Growing up playing the Nintendo Entertainment System, I’ve played games just about every day of my life. One of the titles I played when I was a just a little kid was RC Pro Am Racing. Playing with RC cars and trucks as a kid was so much fun, but playing with RC cars in a video game was surprisingly just as fun. Unlike the previous MotorStorm titles, MotorStorm RC plays nothing like the others, but, instead plays more like an old fashion top-down racer from the NES era than any current racer today.
Instead of racing supped up explosive cars, you handle radio-controlled cars in tiny tracks that last only a few minutes. All of the tracks are broken into the four main areas we have seen from the previous MotorStorm games — Monument Valley, Pacific Rift, Arctic Edge and Apocalypse. Each of the tracks take on the theme from each of the games so expect to see lush tropical settings in Pacific Rift, and frozen ice lands for Arctic Edge. The tracks have a small time feel to them, which is a big difference between the other titles, but when you are dealing with RC cars it only makes sense.
Unless you are playing local multiplayer (which is only available on the PSN version), there is no direct competition, you are going to be racing against computer controlled cars and the clock. Besides the standard races, there are also Ghost Racing (shadows of yourself), Pursuit has you racing a set number of cars, and Drift which has you gaining points in style as you slide around the tracks. There are a total of 3 medals that can be earned in each of the 48 challenges. The more medals earned, the more challenges and cars that will be unlocked.
While you won’t be playing against your friends online, you will though be competing with them on the best use of leaderboards in a game yet. The leaderboards are seamlessly integrated into the game, and it is very easy to see exactly where you stand against your friends or anyone else in the world; times are instantly updated to let you see where you stand on your latest times. The leaderboards are shared between both the PS3 and the Vita, so if you have both versions, you can easily pickup where you left off.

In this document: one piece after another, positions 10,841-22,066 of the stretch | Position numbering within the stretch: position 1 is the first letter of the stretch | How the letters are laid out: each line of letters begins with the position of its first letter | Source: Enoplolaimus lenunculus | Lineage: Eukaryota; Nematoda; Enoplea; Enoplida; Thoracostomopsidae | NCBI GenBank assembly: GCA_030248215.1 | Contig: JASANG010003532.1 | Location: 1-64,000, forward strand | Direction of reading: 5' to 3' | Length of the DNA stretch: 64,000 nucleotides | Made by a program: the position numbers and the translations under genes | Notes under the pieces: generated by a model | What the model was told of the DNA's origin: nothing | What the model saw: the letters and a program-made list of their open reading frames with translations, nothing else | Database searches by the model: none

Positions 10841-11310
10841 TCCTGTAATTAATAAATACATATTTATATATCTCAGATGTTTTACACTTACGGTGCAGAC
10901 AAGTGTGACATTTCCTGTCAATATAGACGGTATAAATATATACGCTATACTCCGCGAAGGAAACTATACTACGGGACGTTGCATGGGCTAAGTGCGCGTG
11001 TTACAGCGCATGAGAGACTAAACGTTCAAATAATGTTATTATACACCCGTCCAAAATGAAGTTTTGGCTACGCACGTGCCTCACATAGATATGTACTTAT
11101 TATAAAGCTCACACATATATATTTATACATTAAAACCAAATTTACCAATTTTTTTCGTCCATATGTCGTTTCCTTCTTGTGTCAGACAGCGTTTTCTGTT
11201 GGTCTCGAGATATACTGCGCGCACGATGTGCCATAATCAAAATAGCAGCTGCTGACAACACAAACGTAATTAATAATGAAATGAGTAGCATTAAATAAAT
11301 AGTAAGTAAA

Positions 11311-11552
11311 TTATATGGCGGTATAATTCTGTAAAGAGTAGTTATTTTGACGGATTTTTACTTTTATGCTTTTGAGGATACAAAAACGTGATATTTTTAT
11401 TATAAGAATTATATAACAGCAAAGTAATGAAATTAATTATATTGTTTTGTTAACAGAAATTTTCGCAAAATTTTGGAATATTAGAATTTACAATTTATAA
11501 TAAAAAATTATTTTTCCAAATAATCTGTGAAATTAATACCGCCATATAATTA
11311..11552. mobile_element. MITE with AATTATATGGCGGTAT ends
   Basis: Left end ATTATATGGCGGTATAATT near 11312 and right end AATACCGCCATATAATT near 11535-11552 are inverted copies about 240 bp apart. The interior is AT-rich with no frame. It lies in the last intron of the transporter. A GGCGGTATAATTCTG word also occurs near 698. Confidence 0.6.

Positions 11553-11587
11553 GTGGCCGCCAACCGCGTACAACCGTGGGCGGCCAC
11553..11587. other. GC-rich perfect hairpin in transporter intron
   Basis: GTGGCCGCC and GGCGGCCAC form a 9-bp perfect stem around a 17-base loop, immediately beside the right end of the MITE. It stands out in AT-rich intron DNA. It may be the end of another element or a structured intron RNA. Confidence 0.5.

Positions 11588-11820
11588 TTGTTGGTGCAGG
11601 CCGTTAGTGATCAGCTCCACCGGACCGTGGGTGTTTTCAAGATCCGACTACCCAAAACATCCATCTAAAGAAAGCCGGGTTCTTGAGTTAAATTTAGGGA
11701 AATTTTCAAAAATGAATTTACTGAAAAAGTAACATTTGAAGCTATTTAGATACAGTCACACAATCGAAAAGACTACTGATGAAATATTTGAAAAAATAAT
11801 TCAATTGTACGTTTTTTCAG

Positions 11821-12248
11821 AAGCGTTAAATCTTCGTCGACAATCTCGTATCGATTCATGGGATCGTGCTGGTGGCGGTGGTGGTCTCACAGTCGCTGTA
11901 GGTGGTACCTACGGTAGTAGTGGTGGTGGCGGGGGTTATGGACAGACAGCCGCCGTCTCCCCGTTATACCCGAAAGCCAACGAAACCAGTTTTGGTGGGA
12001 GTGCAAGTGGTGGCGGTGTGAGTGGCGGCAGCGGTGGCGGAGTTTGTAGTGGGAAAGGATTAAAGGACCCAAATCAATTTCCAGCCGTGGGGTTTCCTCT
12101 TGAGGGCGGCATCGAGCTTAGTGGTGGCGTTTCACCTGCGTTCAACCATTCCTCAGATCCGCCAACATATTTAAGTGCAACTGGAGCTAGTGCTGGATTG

Visually, the game looks better on the Vita than it does blown up on a high def. TV. While it isn’t a showcase game, the tracks themselves fair better than the car models themselves. At certain points there is a slight noticeable slow down, especially if all the cars come together in a pile up.
The controls are very customizable and allow you to map of the actions to any of the buttons. I found that I enjoyed using the face buttons on the Vita and the shoulder buttons on the PS3. For turning there are two options available, using either up and down or left and right. I prefer to use the left and right for turning, but everyone has their own preference.
Handling is a dream in the game with sharp turns a breeze to make. There is just enough difficulty to it that the challenges get progressively harder as you complete them. Unlike the previous MotorStorm games, driving off-road is not the best way to get around as the loss of traction can set you back. Staying on track, for those that have a set course, is the best approach, which may mean to use that brake and not stay slammed on the gas the entire race. The game does have a reset button to allow you to reset your car on the track. This comes in handy if you misjudge a turn and slam into an object that will send you flipping out of control. From dune buggies to racing trucks, MotorStorm RC has plenty of different types of cars to use on the different courses.
What it comes down to is, MotorStorm RC is addicting to play. Seeing your times instantly compared to your friends on every challenge as well as the world is the star of the show. Whether you are playing on the Vita or the PS3, MotorStorm RC is a cheap, hell it’s still FREE in North American for the Vita, and with fun and addicting multiplayer game with minute long races that are a blast to play.
Note: The MotorStorm RC review was written based on the Vita version of the game. The PS3 version was used for multiplayer testing.